To conclude the workshop, Christopher Barrett summarized the key points he heard over the 2 days. A salient theme that emerged within every workshop presentation was the idea that there are individual and tactical decisions that must be made inside of a world full of geopolitical complexity. Specifically, social systems, governance, organization structures, human involvement, and individual actions should be considered in tactical decision-making/design of decision support technology. For example, Barrett noted his surprise at having heard of the geopolitical considerations involved with the deflection of asteroids. Barrett mentioned the importance of understanding how broader strategic considerations can constrain or define the value of tactical individual decisions.
Barrett also observed that data collection on rare events can be challenging because the systems of study and the sources of the rare events themselves are often co-evolving. An example of a co-evolving system is the human interaction associated with viral variants. When humans stress a virus (say by vaccines or therapeutics, which could restrict its transmission, and thus threaten its survival), it mutates into a new virus, which, in turn, changes the way humans behave in reaction to the variant. Thus, human behaviors co-evolve with the viral mutations. Barrett thus emphasized that collecting data to predict a world that is co-evolving with human responses needs deep consideration and focus.
In some cases, Barrett explained, research needs to adapt a “digital twin” style approach to research in order to get an idea of what the data should focus on and what should constitute the data in order to guide decisions and processes in this setting. Within this focus, there needs to be a determination of what are the appropriate data to measure—What are the appropriate tools and methods to obtain this information, and Whom will they ultimately support? It needs to align with processing information for decision-making and policymaking. Within this focus, there also needs to be included considerations of tactical and strategic organizations, enterprises, governments, societies, global populations, ecologies, economics, and the planet itself.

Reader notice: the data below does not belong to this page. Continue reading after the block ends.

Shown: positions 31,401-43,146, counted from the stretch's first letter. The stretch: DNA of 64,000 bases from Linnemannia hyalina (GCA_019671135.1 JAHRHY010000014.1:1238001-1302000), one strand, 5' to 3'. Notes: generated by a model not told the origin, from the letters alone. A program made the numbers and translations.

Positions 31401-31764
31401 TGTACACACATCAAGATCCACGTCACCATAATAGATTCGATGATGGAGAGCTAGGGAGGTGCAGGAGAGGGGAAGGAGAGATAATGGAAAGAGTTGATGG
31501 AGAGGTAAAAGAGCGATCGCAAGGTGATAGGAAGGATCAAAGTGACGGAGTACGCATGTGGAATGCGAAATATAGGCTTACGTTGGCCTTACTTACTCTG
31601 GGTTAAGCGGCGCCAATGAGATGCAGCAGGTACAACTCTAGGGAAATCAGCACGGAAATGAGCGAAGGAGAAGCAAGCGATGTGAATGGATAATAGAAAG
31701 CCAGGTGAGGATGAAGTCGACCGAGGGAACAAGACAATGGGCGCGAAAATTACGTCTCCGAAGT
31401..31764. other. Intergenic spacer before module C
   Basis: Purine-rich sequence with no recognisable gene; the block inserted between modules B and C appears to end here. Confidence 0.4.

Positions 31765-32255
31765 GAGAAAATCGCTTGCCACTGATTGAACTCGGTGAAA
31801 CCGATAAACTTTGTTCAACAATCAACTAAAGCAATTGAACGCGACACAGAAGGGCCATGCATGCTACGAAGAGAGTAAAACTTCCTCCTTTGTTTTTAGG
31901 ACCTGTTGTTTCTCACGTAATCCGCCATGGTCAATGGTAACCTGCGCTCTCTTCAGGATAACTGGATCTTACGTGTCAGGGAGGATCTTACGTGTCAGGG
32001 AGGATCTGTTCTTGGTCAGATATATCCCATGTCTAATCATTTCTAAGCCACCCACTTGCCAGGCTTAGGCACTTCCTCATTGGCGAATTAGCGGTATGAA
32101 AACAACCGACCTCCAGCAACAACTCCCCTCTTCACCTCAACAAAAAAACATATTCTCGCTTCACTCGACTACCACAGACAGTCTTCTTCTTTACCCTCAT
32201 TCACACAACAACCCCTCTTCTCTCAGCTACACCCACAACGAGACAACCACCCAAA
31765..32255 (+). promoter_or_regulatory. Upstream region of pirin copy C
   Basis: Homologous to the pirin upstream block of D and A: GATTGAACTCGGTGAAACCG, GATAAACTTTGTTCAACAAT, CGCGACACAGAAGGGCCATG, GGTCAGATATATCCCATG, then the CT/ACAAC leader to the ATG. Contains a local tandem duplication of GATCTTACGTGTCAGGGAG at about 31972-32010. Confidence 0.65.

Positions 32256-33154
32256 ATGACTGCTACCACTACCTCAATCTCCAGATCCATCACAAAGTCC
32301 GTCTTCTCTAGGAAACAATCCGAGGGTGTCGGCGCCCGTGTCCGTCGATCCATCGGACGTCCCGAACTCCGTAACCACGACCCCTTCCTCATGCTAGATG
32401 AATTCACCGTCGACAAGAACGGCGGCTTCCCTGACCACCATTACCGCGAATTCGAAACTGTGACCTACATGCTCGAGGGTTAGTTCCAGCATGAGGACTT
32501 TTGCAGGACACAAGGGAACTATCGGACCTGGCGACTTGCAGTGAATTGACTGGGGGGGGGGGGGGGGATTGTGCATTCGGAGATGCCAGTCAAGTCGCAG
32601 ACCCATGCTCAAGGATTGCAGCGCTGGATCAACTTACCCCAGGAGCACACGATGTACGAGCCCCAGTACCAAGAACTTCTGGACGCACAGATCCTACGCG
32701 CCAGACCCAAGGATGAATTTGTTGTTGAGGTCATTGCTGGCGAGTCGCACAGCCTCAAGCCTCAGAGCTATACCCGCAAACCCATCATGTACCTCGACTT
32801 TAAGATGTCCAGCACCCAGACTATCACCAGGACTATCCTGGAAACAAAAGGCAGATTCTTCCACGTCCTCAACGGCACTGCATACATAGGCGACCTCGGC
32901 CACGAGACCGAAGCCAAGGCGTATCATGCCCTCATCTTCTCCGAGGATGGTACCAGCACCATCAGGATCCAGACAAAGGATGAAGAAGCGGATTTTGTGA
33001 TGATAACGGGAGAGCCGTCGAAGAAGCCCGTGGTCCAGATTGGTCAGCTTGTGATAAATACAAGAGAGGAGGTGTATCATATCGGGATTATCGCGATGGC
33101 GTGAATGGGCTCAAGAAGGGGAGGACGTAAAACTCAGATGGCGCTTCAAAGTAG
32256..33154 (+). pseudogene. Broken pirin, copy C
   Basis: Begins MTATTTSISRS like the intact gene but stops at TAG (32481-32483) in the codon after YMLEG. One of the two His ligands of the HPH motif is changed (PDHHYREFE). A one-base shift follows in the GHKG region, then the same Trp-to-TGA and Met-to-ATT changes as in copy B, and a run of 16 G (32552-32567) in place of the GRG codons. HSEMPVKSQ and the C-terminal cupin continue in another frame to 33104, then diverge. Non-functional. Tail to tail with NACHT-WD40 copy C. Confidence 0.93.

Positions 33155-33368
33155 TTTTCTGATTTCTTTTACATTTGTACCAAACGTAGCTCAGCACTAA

Barrett emphasized that the way we collect data should ultimately be informed by the type of deliverable that could benefit organizations and agencies like the DTRA and the Intelligence Community. This would be in the form of computational information technology, including AI and deep learning as well as advanced modeling and simulation approaches. This also would require a rethinking of how to convert current approaches in order to create platforms that would be most useful to such organizations. Such approaches would also need to embrace and aid analysts.
Barrett also highlighted the importance of the concept of “data commons,” where data across different organizations could be shared and leveraged. As an example, Barrett suggested that there are relationships and connections
across all various sub-communities associated with the analysis of weapons of mass destruction, their deterrence, their analysis, and the basic posturing and positioning with respect to them that could be leveraged.
Barrett concluded his remarks by noting that the importance of organizational evolution, especially in organizations engaged in intelligence preparation, is often underestimated and deserves more emphasis. Barrett listed the U.S. government’s response to the pandemic as an example of normalizing the public institutional need to focus on pandemics and large-scale epidemics. Barrett noted that within this normalization there was a reorganization and an increased rate of government learning that happened as a reaction to COVID-19.
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